[BPI-R3] [OpenWRT] File system and partition hierarchy

Hello! I have recently bought an BPI-R3 and have already installed OpenWRT 23.05.2 on the NAND and then on the eMMC. The next thing I wanted to do is to use all available size of the eMMC, because right after installation only a small part of it was occupied by partitions and their respecting file systems.

I have spent 3 or 4 days figuring out how all the partitions and file systems on eMMC work and why is it designed that way. Why is it so complicated to just resize the partition and expand the file system? How to do this the correct way, maybe i should create separate partition on the eMMC instead of expanding root? Is there any scripts that automatically manage the partitions/resizing/free space on bootup?

So many questions, but so little answers, OpenWRT documentation is not helping either as it looks pretty much outdated and is not being updated with relevant information. I would be very grateful if someone could give an explanation on how everuthing works… I am still relatively new to OpenWRT (previously had it installed on Rpi4 + USB SSD), so please don’t throw rocks at me :slight_smile:

Yes. Because the rootfs is an overlayfs re-created every time you update the device, only configuration files are kept anyway, so it doesn’t make sense to store big things there.

If you want to anyway increase the rootfs, lets say, to have some large software packages installed, you can still do so, but you will need to boot into the recovery initramfs system because you cannot resize a filesystem while it is mounted.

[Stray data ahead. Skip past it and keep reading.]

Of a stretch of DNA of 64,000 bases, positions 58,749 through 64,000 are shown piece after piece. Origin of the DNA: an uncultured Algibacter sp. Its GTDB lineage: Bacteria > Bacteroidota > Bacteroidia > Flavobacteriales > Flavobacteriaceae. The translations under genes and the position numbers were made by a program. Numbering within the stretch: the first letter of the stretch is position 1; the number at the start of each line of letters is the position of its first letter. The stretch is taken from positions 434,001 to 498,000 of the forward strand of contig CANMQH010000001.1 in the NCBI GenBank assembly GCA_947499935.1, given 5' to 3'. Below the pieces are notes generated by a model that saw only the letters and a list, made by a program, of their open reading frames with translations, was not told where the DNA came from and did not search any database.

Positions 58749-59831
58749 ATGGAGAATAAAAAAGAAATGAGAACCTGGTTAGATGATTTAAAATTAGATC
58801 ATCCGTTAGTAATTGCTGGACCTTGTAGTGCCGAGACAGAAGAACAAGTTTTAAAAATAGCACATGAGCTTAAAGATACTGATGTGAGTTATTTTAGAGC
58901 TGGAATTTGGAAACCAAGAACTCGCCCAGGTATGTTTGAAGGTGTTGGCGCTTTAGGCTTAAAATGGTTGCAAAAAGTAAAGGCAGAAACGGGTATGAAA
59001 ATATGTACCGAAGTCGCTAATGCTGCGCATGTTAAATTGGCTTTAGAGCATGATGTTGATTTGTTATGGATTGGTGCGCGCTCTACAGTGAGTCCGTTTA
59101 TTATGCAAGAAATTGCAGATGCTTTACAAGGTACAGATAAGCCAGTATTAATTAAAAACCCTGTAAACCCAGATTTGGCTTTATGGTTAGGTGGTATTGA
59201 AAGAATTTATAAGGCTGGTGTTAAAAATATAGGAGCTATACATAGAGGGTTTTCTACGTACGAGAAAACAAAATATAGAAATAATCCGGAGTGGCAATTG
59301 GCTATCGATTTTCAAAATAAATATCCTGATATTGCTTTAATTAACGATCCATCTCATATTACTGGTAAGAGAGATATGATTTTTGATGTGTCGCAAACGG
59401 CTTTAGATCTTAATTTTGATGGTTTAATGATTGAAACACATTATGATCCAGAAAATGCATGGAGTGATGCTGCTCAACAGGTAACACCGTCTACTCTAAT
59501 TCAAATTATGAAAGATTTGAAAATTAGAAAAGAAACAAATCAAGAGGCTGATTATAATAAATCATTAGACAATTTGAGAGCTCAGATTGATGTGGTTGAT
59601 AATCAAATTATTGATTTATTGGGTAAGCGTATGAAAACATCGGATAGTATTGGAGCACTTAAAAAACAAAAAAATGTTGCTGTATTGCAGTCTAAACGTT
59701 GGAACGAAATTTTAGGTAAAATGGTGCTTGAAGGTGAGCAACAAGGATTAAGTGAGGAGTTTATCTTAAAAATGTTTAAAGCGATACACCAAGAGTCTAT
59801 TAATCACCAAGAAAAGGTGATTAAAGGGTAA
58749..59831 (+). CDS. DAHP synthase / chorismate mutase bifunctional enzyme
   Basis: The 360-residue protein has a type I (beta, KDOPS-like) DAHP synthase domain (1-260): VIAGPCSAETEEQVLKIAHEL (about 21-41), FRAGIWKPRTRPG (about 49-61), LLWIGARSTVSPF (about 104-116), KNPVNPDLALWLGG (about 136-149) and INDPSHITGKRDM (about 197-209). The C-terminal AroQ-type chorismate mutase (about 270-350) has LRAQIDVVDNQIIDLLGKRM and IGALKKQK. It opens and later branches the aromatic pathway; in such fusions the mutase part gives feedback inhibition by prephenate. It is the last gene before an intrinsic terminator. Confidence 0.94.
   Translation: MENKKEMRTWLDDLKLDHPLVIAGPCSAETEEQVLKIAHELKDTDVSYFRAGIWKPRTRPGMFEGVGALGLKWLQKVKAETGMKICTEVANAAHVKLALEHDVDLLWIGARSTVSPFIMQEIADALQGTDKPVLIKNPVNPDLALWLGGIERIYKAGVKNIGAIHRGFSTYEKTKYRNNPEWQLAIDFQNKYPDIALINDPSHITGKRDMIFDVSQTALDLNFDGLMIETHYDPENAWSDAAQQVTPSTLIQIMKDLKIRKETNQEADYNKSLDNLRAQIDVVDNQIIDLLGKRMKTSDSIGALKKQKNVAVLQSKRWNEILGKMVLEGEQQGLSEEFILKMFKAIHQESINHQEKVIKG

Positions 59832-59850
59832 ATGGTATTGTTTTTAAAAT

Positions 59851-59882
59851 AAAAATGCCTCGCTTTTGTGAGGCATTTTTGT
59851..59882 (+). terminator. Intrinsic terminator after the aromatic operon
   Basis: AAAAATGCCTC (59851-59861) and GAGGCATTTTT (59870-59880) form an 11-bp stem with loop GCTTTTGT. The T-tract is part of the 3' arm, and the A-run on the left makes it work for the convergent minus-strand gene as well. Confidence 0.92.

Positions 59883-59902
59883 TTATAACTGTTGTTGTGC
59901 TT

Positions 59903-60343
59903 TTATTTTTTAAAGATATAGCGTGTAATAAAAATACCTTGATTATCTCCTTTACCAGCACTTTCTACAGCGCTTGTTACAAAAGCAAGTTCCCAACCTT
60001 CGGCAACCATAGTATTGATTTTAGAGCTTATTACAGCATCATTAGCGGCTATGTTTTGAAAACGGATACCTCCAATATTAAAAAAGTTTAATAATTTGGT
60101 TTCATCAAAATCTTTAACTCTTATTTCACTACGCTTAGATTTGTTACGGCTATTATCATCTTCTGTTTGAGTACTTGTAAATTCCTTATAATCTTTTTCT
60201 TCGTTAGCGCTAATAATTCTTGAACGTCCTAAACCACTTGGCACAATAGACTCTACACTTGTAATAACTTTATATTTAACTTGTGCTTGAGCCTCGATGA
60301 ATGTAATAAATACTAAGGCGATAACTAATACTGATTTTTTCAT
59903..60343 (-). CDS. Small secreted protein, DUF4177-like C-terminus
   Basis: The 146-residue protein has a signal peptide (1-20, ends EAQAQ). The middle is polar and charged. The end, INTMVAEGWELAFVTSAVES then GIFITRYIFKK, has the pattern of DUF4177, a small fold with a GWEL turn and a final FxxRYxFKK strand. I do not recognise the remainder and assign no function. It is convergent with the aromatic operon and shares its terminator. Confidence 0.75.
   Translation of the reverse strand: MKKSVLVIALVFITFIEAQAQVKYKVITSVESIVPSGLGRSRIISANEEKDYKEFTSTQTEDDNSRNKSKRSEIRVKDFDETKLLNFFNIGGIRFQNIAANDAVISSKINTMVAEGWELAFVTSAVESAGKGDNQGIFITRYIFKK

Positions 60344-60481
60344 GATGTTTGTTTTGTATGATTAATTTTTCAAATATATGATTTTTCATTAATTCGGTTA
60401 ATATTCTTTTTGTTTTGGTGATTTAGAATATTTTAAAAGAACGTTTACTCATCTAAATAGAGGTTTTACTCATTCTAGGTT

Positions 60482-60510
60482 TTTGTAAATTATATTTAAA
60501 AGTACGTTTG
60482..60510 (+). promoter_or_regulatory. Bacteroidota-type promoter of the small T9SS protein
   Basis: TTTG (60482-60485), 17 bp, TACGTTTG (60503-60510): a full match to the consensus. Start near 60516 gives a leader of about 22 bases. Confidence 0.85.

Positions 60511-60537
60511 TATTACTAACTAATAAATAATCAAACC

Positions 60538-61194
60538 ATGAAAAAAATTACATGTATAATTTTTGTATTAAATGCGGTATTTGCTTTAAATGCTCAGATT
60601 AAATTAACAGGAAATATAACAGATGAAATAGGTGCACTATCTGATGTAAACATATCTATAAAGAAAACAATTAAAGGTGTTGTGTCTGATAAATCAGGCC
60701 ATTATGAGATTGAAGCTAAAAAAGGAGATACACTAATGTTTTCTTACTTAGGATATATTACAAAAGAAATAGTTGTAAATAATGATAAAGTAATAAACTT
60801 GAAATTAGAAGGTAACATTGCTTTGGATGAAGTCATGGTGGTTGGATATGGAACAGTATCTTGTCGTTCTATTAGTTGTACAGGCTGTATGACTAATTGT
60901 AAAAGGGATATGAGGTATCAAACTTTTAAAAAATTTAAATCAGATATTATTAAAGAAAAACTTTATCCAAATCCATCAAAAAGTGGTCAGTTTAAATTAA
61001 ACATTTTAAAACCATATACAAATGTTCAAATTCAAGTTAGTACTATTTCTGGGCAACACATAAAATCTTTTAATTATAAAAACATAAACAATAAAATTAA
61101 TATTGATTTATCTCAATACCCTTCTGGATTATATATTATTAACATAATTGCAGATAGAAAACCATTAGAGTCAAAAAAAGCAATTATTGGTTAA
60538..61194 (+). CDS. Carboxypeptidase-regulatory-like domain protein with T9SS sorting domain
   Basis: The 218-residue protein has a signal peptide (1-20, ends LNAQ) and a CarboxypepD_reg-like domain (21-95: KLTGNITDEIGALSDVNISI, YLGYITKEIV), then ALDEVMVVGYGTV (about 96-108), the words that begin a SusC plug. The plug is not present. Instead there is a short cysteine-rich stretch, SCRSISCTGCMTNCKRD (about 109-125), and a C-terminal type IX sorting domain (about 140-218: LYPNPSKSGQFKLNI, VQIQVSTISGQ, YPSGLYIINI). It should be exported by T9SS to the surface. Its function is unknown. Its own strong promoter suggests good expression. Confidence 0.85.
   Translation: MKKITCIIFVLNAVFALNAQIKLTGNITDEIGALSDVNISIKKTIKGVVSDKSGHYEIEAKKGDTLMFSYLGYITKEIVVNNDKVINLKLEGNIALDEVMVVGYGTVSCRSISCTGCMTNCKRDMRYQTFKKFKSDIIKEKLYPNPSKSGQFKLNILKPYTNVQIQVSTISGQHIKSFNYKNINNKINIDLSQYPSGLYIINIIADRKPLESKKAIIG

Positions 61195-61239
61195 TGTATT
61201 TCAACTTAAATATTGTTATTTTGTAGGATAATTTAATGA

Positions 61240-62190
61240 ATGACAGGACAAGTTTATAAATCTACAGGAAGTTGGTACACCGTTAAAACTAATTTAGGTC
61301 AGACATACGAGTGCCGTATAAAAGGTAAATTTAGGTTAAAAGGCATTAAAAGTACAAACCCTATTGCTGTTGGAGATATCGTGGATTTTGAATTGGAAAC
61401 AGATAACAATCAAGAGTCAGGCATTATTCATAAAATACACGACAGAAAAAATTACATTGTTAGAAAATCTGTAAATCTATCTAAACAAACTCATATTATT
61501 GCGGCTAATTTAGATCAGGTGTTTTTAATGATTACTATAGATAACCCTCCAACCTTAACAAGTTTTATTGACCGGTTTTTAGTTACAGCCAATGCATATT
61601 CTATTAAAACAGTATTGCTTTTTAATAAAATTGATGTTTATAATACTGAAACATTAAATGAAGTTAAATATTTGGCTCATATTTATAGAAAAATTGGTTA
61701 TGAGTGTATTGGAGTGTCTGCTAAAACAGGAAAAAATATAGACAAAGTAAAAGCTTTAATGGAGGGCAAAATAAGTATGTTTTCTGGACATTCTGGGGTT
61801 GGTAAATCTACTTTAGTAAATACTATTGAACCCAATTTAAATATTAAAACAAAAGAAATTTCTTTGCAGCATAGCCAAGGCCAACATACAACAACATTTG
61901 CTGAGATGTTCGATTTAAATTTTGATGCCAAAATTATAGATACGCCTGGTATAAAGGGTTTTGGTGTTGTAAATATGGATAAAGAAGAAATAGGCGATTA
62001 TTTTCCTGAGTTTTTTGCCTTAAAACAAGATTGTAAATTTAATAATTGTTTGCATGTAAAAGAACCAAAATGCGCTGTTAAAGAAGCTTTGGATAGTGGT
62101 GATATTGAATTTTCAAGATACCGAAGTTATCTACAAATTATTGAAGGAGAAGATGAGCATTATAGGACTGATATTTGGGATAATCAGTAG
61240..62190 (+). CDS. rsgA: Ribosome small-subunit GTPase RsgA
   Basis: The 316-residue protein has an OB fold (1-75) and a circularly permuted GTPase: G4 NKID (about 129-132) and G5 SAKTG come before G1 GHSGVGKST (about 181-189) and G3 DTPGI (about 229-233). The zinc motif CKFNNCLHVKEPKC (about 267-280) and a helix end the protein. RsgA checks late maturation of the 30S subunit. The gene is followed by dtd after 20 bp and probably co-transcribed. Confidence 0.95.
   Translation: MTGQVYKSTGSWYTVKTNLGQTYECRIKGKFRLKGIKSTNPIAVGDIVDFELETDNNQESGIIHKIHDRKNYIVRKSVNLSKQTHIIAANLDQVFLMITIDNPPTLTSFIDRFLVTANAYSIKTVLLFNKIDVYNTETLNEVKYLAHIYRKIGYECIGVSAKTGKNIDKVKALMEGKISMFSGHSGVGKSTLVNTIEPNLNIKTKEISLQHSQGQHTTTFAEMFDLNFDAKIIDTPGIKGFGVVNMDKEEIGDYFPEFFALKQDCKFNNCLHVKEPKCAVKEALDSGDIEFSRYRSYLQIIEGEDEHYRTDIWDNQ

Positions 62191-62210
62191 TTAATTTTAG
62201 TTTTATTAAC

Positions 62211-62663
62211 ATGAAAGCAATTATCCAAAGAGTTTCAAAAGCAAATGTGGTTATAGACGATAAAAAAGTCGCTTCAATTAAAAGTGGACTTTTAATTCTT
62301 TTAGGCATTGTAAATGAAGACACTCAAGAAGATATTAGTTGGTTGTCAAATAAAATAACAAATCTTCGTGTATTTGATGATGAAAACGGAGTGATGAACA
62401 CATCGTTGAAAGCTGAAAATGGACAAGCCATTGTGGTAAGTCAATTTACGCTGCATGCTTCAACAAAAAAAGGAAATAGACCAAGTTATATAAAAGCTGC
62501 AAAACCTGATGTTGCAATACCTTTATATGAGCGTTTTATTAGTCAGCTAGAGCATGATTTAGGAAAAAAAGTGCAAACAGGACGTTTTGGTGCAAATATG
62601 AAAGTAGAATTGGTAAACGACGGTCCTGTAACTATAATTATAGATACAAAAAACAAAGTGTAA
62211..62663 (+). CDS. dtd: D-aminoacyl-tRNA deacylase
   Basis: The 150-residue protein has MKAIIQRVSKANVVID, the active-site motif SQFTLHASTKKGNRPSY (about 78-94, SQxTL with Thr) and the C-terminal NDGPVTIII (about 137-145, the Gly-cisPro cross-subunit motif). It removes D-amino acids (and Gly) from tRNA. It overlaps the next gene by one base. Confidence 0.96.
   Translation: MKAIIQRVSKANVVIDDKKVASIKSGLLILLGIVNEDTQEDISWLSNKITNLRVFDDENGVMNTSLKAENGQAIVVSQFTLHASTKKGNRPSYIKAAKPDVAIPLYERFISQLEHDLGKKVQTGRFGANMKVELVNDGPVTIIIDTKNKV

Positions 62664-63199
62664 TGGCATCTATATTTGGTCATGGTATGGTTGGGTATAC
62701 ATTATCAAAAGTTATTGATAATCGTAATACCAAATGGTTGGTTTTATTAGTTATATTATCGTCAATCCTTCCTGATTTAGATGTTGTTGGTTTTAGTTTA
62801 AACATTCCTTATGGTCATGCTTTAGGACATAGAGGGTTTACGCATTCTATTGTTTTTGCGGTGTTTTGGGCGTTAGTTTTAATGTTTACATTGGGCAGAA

The easiest way to reboot into the recovery system is to issue

echo c > /proc/sysrq-trigger

which will simulate a crash and subsequent reboot, and result in the bootloader choosing to start the recovery image with initramfs instead of the production with the read/write overlay.

Now connect to the running recovery system using ssh [email protected]. There, first give the box wan access, so you can install some tools to comfortably change the partitioning, e.g. opkg update ; opkg install parted. Now use parted to resize the production partition to the size you like, 1GiB should be way more enough for any software you could possibly install in OpenWrt.

To make the system now go back to the production mode, you have to clear the log of the emulated crash:

rm /sys/fs/pstore/*

Now use sysupgrade to flash openwrt-23.05.2-mediatek-filogic-bananapi_bpi-r3-squashfs-sysupgrade.itb. OpenWrt should come up with lots of free space in the overlay.

Now that you set the desired size of the production partition you won’t ever have to do this again.

If you want to make use of the remaining space of the eMMC, e.g. to host container images, databases or stuff like that, I recommend you to install autopart and use uvol to create filesystem volumes for such purposes. Volumes created in that way are independent of sysupgrade mechanism, ie. data there will remain untouched.


If I understand correctly, another way I can manipulate the rootfs on eMMC is if I boot from NOR or NAND with OpenWRT installed on one of them?